**Step****2.**- Obtain d-th failure and discard ${X}_{i}$ for $i=d+2,\dots ,m$.
**Step****3.**- Obtain order statistics ${X}_{d+2},\dots ,{X}_{m}$ from a truncated distribution $f\left(x\right)/\left[1-F\left({x}_{d+1}\right)\right]$ with sample size $n-d-{\sum}_{j=1}^{d}{R}_{j}-1$.

- Prior-I (say P1):(1.5, 3) and Prior-II (say P2):(2.5, 5) when $\mathrm{XL}\left(0.5\right)$.
- Prior-I (say P1):(4.5, 3) and Prior-II (say P2):(7.5, 5) when $\mathrm{XL}\left(1.5\right)$.

- Generally, the proposed estimates of the unknown parameters $\lambda $, $R\left(t\right)$, and $h\left(t\right)$ behave well in terms of lowest RMSE, MRAB, and ACL values, as well as the highest CP values;
- As n(or m) increases, all estimates of $\lambda $, $R\left(t\right)$, and $h\left(t\right)$ perform better. A similar result is found in the case of the total number of removal patterns, as ${R}_{i},\phantom{\rule{4pt}{0ex}}i=1,2,\dots ,m$, decreases;
- Comparing PCSs 1, 2 and 3, we can observe that the RMSEs, MRABs, ACLs, and CPs of all unknown parameters are critically good based on PCS-1 (when the live items $n-m$ are removed at the first ${X}_{\left(1\right)}$ stage) compared to others. Since the expected duration of the life test experiment based on the first stage is greater than any other, the data collected under PCS-1 provided more information about the unknown parameters $\lambda $, $R\left(t\right)$, and $h\left(t\right)$ than those obtained based on any others;
- Comparing the gamma priors P1 and P2 on the Bayesian analysis, since the variance of P2 is less than the variance of P1, it can be seen that the Bayesian point/interval estimators of all unknown parameters from P2 perform more satisfactorily than those obtained from P1 in terms of the lowest RMSE, MRAB, and ACL values and largest CP values;
- As T increases, the RMSEs and MRABs of all estimates of all unknown parameters for $\mathrm{XL}\left(0.5\right)$ decrease, while there is an increase for $\mathrm{XL}\left(1.5\right)$;
- As T increases, the ACLs of all ACIs of all unknown parameters increase for both $\mathrm{XL}\left(0.5\right)$ and $\mathrm{XL}\left(1.5\right)$, whereas the associated CPs decrease.
- As T increases, the ACLs of all HPD credible interval estimates of all unknown parameters decrease for $\mathrm{XL}\left(0.5\right)$ and increase for $\mathrm{XL}\left(1.5\right)$. The opposite behavior is also observed in case of the CPs for all HPD credible interval estimates of $\lambda $, $R\left(t\right)$, and $h\left(t\right)$;
- As $\lambda $ increases, the RMSEs and MRABs of the MLEs of $\lambda $, $R\left(t\right)$, and $h\left(t\right)$ increase, while those based on the MCMC of $\lambda $ decrease and increase for $R\left(t\right)$ and $h\left(t\right)$ in most cases;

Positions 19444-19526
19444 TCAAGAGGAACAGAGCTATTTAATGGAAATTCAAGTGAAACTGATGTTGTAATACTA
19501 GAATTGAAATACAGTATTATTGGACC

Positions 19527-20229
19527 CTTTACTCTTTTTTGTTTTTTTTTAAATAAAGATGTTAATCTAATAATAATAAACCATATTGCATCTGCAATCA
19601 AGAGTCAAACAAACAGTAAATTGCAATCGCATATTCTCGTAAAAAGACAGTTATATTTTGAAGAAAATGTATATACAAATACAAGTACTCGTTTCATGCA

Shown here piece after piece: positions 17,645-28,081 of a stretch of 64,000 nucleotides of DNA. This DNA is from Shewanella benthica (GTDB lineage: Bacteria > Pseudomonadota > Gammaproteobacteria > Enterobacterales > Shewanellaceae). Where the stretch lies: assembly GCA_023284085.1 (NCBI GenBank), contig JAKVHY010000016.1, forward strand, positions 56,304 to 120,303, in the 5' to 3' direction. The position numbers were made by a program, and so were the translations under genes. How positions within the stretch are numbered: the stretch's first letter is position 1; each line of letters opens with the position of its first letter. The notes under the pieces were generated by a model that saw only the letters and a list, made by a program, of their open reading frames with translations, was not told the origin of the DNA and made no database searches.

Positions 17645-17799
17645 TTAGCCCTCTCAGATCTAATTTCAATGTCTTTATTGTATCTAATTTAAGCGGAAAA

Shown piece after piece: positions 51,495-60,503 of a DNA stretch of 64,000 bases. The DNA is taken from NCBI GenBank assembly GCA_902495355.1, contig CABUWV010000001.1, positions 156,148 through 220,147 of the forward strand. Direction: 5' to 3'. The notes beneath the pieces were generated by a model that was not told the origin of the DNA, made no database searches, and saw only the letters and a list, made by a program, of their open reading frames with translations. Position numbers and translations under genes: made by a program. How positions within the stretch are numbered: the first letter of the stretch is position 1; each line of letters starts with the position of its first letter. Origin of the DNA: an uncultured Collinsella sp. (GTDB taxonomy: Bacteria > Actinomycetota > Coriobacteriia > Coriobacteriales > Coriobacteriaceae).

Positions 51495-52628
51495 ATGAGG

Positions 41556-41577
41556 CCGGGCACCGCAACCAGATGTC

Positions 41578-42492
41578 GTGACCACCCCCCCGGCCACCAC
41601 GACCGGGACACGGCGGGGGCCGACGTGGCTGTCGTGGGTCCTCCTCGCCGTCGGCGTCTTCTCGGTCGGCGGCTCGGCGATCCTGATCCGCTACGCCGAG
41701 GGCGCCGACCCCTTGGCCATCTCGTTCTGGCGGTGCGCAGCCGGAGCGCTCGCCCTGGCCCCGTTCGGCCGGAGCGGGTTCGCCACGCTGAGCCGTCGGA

- As $\lambda $ increases, the associated ACLs of the ACIs of $\lambda $, $R\left(t\right)$, and $h\left(t\right)$ become wider, while those based on the HPD credible interval estimates of $\lambda $ decrease and increase for $R\left(t\right)$ and $h\left(t\right)$ in most cases. Additionally, as $\lambda $ increases, the opposite behavior is noted in the case of CPs for ACI/HPD credible interval estimates of $\lambda $, $R\left(t\right)$, and $h\left(t\right)$;
- To sum up, the Bayesian paradigm utilizing the M–H algorithm is advised to estimate the scale parameter $\lambda $ and the reliability indices RF and HRF of the XL distribution in the presence of the adaptive Type-II progressively hybrid censored scheme.

## 5. Real-Life Applications

#### 5.1. Sodium Sulfur

#### 5.2. Vinyl Chloride

## 6. Concluding Remarks

## Supplementary Materials

## Author Contributions

## Funding

## Data Availability Statement

## Acknowledgments

## Conflicts of Interest

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**Figure 10.**Trace plots (

**top-panel**) and Histograms (

**bottom-panel**) of $\lambda $, $R\left(t\right)$, and $h\left(t\right)$ from SSB data.

**Figure 14.**Trace plots (

**top panel**) and histograms (

**bottom panel**) of $\lambda $, $R\left(t\right)$, and $h\left(t\right)$ from vinyl chloride data.

Model | MLE(SE) | A | CA | B | HQ | KS | ||
---|---|---|---|---|---|---|---|---|

$\mathit{\theta}$ | $\mathit{\lambda}$ | Distance | p-Value | |||||

XL | - | 1.1897(0.2230) | 40.3272 | 40.5655 | 41.2676 | 40.4870 | 0.1009 | 0.979 |

XG | - | 1.7176(0.2910) | 40.3342 | 40.5695 | 41.2786 | 40.4940 | 0.1127 | 0.947 |

E | - | 0.9859(0.2262) | 40.5401 | 40.7754 | 41.4846 | 40.7000 | 0.1091 | 0.959 |

L | - | 1.4191(0.2466) | 41.3270 | 41.5492 | 42.3227 | 41.5213 | 0.1015 | 0.976 |

G | 1.1697(0.2119) | 1.0749(0.2228) | 41.8206 | 42.5706 | 43.7095 | 42.1403 | 0.1245 | 0.896 |

W | 1.2970(0.3788) | 1.2787(0.4537) | 41.8005 | 42.5505 | 43.6894 | 42.1202 | 0.1191 | 0.921 |

Sample | $\mathit{T}\left(\mathit{d}\right)$ | R | ${\mathit{R}}_{\mathit{m}}^{*}$ | Censored Data |
---|---|---|---|---|